"I mean, what the hell?" Lomax said. "What were we doing? Our offense was pretty good. … That's the memory. It's 23-0. I mean, this ain't happening. We're gonna kick it in gear here. And we did."

People were already leaving in the third quarter, and that incensed Wolfley. The sidelines at Sun Devil Stadium back up to a fence, with a dropped down walkway running alongside the stands.

"I remember I got up and hung over the fence for the first and only time of my NFL career," Wolfley said. "And I was yelling at (the fans), 'You're gonna miss the greatest comeback in this history of this team!'

"Even as I walked away from yelling at these people that we were going to come back and win this game, I knew how stupid it was."

Stupid, perhaps. But eventually proven correct.

Lomax and Green had long had an excellent relationship. When Lomax was a rookie, Green would invite him over to his house in St. Louis once or twice a week, and the bond was developed.

By the time the Cardinals got to Phoenix, Green's days as a two-way star – he played cornerback when he got to the NFL as well as receiver – were done, but his production wasn't. His nickname "Jet Stream" still meant something down the field. It definitely did on a 35-yard Lomax-to-Green TD pass to finally et the Cardinals on the board the next drive.

"We could have easily been down two more touchdowns," Green said. "But our defense stopped them in the red zone twice and forced field goals. We were like 1-for-13 on third-down conversions. It's like, 'They won this game?'"

The Cardinals added a Del Greco field goal, but the scoring dried up until about four minutes left in the game, when Wolfley's prediction was at peak vulnerability.

Yet it only took 1:52 off the clock for the Cards to go 50 yards for a touchdown, Indiana Jones hauling in a 5-yard pass for the score and giving the faithful fans hope.

"I haven't seen the game in a long, long time," Lomax said. "Someone put it up on YouTube about 10 years ago at a function I was at. And you know, I was kind of getting goosebumps and was kind of like, 'Damn, man, we came back.'"

The Cardinals needed a three-and-out. They got it with one of the most memorable defensive plays since the team moved to the Valley. On third-and-4 at the San Francisco 21, Young kept the ball himself getting to the sideline and the first-down marker at the same time as Cardinals linebacker E.J. Junior.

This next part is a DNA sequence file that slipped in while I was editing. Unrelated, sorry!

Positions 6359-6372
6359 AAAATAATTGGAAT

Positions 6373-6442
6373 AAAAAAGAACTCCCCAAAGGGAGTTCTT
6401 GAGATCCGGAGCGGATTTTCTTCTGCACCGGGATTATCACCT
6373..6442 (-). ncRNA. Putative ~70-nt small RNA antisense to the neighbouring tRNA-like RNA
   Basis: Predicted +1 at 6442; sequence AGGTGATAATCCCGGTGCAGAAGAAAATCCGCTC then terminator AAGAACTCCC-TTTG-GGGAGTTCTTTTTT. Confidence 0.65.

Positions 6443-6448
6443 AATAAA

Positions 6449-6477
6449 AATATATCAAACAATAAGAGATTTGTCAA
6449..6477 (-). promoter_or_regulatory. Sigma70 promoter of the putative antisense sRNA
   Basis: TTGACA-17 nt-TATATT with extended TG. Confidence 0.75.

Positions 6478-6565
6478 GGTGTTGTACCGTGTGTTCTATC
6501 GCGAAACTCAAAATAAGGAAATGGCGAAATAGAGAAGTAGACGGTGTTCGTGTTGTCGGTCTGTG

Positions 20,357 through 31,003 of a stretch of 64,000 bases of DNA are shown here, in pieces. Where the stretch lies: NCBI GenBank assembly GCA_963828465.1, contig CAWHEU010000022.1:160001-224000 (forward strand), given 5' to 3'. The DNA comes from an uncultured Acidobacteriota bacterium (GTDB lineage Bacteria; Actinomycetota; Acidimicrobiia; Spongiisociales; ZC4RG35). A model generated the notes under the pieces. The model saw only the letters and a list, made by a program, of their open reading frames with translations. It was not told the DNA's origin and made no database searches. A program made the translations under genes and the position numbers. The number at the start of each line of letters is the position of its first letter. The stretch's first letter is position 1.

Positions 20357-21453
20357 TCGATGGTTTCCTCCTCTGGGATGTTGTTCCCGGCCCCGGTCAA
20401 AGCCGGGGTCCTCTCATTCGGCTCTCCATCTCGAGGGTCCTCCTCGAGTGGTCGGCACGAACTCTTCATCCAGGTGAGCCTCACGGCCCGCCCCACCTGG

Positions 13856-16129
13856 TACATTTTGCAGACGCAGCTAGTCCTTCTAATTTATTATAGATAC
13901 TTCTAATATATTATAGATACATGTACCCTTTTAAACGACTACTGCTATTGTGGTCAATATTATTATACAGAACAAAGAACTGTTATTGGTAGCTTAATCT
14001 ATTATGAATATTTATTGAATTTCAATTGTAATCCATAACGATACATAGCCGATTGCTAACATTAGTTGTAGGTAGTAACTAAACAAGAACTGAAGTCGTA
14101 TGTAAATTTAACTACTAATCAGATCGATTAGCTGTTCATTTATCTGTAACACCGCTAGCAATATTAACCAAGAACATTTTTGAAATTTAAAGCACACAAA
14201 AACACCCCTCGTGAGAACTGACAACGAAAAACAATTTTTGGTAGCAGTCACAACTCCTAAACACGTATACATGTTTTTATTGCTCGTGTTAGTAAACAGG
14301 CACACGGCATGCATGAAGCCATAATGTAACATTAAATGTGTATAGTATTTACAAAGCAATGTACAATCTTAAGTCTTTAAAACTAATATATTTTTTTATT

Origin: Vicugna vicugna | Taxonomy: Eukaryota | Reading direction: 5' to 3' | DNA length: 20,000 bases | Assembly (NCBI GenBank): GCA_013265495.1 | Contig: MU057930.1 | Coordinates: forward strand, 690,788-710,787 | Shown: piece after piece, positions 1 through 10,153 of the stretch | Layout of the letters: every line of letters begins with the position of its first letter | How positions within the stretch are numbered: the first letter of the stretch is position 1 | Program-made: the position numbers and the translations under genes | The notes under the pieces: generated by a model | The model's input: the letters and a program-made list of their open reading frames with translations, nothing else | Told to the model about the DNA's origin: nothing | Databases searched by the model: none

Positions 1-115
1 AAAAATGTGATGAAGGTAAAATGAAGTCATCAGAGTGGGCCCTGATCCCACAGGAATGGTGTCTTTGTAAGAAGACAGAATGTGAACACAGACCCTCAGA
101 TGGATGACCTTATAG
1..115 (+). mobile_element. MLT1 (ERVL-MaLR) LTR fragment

The ball was spotted just short, much to the anger of Young and coach Bill Walsh. It was reviewed as upheld, and the 49ers had to punt the ball back to the Cardinals with 1:27 left.

"It was short," Wolfley said.

The Cardinals were on their own 34, an upset for the taking.

"We were very good at the hurry-up," Green said. "That's kind of what Lomax was about when he was at Portland State. We all communicated very well."

The Cardinals needed only six plays – the last a Lomax spike to stop the clock at six seconds – to get to the San Francisco 9. Lomax, who had been sacked seven times in the game, was never close to being touched on the drive. Smith had two catches for 17 yards, Jones had two for 40, including a 25-yarder on third-and-2 to set up the last play.

To win the game, Green was the obvious choice.

"Roy basically called that play," Lomax said. "He knew they were going to blitz. They call timeout. We come to the sideline and he goes 'They're coming. Put me in the slot.'

"They brought Cover Zero. They had a little corner on Roy, Roy makes a littler swim move and that beautiful move made for an easy throw."

The 64,544 fans – or at least those that stuck around, which were plenty -- saw for the first time their own version of the "Cardiac Cards," a nickname the franchise had earned a few years earlier in St. Louis for their heart-stopping ways.

"You saw us all jumping," Green said. "Me and J.T. tried to jump, you know, but we were so tired. But yeah you're excited. That's what it's about, man."

"I'll never forget the unbelievable feeling that stuff can happen," Wolfley said. "If you just believe stuff can happen and the fact it actually came to fruition, when I allow myself to think about it and it's 2:30 in the morning and the shadows are creeping across the ceiling, it feels good."

The following week, the Cardinals beat the Giants on the same field, 24-17. Lomax was excellent, throwing for 353 yards, two more touchdowns (including a 44-yarder to Green) and running one in.

The Cardinals were 7-4 and leading the NFC East. But it came with a significant caveat. Late in the game, Lomax hurt his knee. Backup Cliff Stoudt finished off the win. But Lomax missed the next two games and when he returned, he wasn't the same as the Cardinals lost their final five games of the season.

"That was brutal," Wolfley said. "I'll never forget Neil going down. That was heartbreaking."

The knee injury wasn't significant, a partial MCL tear that didn't need surgery. But the hip injury he was already living with was the specter that loomed.

"All of us really had no idea how problematic and serious my hip was," Lomax said. "I was taking some injections, taking some cortisone, getting medication. Nobody really knew I was bone-on-bone. I had to have a total hip replacement a year later. It was a very difficult time."

Lomax combo

Lomax never played football again after 1988. He had been excited about the desert rebirth for both he and the team, but the version with him in it was already over.

"I was never prepared for that one," Green said.

Lomax said he does wish he could have stayed healthy to pay off the fans that had embraced the team so well in 1988. But he doesn't pine on a personal level.

"Whatever St. Louis fans think, it was a great move for us," Lomax said. "I love the Cardinals. They're my team, so I don't have regrets. I'm not bitter at all."

The 49ers fell to 6-4 after losing in Sun Devil Stadium and lost the following week to the Raiders before winning seven of their last eight – including three postseason games culminating with a 20-16 Super Bowl win over the Bengals.

The Cardinals needed what turned out to be a decade in the desert to reach the playoffs for the first time. Had Lomax not gone down, it would come sooner. The epic 49ers win was proof of that ability.

"A lot would've changed," Green said. "There's no question we'd have made a run for that, for that playoff and that Super Bowl. That's just how good we were."